Last week the Center for Medicare and Medicaid Services (CMS) proposed a payment rule for 2022 that does not include pay raises for doctors, physician assistants, nurse practitioners and others.
That means there will be a rerun of the battle over this year’s physicians fee schedule, which originally financed a pay increase for primary care providers by cutting payments to specialists. That battle resulted in Congressional intervention that culminated in an across-the-board 3.75% pay raise for the 2021 calendar year, at a cost of $3 billion to taxpayers.
The payment increase this year enabled Medicare to pay more for office visits and avoid larger cuts for specialists. But they were only possible because Congress decided to increase Medicare spending rather than adhering to the program's budget neutrality requirement.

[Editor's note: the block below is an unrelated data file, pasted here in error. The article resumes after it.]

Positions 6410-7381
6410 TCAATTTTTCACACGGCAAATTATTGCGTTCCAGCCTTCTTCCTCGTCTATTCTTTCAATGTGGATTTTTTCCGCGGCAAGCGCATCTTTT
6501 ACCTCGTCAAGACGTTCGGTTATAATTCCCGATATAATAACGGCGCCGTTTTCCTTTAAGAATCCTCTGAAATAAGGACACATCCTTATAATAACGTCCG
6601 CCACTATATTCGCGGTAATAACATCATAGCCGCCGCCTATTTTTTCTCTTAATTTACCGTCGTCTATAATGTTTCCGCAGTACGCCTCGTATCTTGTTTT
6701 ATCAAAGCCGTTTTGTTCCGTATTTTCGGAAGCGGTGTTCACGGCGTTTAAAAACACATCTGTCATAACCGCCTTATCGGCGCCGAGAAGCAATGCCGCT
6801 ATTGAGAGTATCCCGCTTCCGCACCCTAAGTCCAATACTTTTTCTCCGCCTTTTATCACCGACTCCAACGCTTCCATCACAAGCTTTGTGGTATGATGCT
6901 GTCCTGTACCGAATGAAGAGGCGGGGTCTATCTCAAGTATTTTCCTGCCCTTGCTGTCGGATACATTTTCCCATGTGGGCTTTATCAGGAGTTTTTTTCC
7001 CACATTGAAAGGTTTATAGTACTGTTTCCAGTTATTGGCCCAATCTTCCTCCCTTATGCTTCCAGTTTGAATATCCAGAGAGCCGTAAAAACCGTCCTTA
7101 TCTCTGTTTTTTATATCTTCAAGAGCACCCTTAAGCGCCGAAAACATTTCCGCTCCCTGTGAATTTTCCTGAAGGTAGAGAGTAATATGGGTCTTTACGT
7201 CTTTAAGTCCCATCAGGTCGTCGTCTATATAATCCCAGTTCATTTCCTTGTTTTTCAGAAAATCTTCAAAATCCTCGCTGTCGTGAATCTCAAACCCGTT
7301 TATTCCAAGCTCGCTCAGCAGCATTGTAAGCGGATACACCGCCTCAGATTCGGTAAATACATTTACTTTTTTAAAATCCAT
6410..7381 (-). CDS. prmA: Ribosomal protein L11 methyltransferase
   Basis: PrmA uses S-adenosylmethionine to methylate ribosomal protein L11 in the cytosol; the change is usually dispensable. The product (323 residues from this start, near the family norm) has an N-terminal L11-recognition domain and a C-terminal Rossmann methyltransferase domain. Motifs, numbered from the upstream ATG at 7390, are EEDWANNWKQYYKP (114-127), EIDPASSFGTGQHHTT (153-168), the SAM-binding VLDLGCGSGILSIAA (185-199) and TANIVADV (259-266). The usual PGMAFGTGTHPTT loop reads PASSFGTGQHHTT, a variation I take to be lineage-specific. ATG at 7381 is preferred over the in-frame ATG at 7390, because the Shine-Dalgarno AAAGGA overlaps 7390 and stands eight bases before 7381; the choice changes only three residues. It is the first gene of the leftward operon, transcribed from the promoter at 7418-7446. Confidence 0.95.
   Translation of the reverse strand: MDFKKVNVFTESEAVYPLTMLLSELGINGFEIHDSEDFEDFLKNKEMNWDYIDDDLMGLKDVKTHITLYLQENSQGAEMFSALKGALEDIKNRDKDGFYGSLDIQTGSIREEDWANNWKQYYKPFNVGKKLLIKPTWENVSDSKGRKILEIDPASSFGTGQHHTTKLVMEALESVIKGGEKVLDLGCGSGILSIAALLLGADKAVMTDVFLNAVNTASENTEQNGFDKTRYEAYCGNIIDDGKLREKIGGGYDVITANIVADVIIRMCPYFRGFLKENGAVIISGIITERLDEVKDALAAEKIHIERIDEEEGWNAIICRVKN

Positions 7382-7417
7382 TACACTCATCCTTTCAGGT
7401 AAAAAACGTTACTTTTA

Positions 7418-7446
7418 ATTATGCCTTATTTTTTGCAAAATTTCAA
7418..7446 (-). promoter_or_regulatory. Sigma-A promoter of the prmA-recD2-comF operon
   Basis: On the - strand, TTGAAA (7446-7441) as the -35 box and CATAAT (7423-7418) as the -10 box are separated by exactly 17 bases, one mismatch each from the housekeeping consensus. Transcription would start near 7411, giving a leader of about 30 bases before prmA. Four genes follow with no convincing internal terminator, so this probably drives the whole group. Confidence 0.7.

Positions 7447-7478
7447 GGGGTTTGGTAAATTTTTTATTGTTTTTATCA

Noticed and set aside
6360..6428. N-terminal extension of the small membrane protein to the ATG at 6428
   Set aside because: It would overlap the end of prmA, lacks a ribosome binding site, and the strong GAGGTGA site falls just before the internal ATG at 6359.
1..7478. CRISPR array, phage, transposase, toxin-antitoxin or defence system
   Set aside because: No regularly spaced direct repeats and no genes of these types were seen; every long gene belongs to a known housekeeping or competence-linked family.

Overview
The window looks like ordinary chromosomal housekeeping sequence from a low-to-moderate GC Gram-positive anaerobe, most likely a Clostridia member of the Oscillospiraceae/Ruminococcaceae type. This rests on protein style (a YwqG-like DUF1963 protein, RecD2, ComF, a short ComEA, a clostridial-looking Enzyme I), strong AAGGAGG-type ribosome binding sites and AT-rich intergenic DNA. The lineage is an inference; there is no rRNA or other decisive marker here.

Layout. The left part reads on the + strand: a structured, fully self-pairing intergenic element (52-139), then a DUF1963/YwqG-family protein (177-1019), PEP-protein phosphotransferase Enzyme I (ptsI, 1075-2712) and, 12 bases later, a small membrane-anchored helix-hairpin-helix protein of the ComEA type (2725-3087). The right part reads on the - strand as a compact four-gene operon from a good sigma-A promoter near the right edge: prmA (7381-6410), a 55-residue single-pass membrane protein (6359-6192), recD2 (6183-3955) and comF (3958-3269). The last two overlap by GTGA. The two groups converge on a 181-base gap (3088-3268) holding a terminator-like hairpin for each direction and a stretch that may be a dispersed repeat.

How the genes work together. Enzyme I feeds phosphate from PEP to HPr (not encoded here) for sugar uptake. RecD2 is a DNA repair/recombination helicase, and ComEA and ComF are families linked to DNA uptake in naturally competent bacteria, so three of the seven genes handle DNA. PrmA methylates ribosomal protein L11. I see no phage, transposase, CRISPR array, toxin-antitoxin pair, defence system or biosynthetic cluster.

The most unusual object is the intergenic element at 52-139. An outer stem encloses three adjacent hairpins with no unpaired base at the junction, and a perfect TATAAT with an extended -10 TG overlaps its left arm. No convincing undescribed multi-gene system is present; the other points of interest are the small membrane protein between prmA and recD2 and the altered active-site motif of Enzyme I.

Now that the short-term boost is due to expire, CMS has proposed a 3.75% reduction in the physician fee schedule's conversion factor, which is used to calculate physician payments, for next year. As a result, total provider payments will not increase in 2022 unless Congress allocates additional money.
Specialists are particularly upset about the pay freeze since they would bear the brunt of the costs.
In addition, physicians and other providers could face additional cutbacks unless Congress puts a stop to Medicare sequestration and other budget rules that require spending reductions.
According to one medical industry expert, health care providers have long complained that Medicare payment rates have not kept pace with inflation. But many experts say that is intentional because their rates were already too high.